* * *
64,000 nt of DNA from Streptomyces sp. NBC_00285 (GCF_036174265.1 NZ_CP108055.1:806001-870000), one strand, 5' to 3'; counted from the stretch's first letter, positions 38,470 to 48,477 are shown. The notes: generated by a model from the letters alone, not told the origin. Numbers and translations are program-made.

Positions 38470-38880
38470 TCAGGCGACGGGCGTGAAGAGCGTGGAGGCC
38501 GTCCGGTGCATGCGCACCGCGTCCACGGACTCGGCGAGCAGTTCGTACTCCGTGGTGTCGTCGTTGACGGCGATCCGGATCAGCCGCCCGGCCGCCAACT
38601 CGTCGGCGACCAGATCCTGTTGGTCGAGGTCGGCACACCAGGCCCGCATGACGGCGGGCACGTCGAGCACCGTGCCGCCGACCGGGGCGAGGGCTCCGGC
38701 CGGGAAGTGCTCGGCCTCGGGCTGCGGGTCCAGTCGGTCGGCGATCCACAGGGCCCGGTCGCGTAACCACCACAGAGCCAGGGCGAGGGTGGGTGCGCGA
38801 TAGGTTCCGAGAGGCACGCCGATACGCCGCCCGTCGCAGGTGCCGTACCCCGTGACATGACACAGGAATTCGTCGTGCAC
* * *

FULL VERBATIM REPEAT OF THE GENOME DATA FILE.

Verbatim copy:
64,000 nt of DNA from Streptomyces sp. NBC_00285 (GCF_036174265.1 NZ_CP108055.1:806001-870000), one strand, 5' to 3'; counted from the stretch's first letter, positions 38,470 to 48,477 are shown. The notes: generated by a model from the letters alone, not told the origin. Numbers and translations are program-made.

Positions 38470-38880
38470 TCAGGCGACGGGCGTGAAGAGCGTGGAGGCC
38501 GTCCGGTGCATGCGCACCGCGTCCACGGACTCGGCGAGCAGTTCGTACTCCGTGGTGTCGTCGTTGACGGCGATCCGGATCAGCCGCCCGGCCGCCAACT
38601 CGTCGGCGACCAGATCCTGTTGGTCGAGGTCGGCACACCAGGCCCGCATGACGGCGGGCACGTCGAGCACCGTGCCGCCGACCGGGGCGAGGGCTCCGGC
38701 CGGGAAGTGCTCGGCCTCGGGCTGCGGGTCCAGTCGGTCGGCGATCCACAGGGCCCGGTCGCGTAACCACCACAGAGCCAGGGCGAGGGTGGGTGCGCGA
38801 TAGGTTCCGAGAGGCACGCCGATACGCCGCCCGTCGCAGGTGCCGTACCCCGTGACATGACACAGGAATTCGTCGTGCAC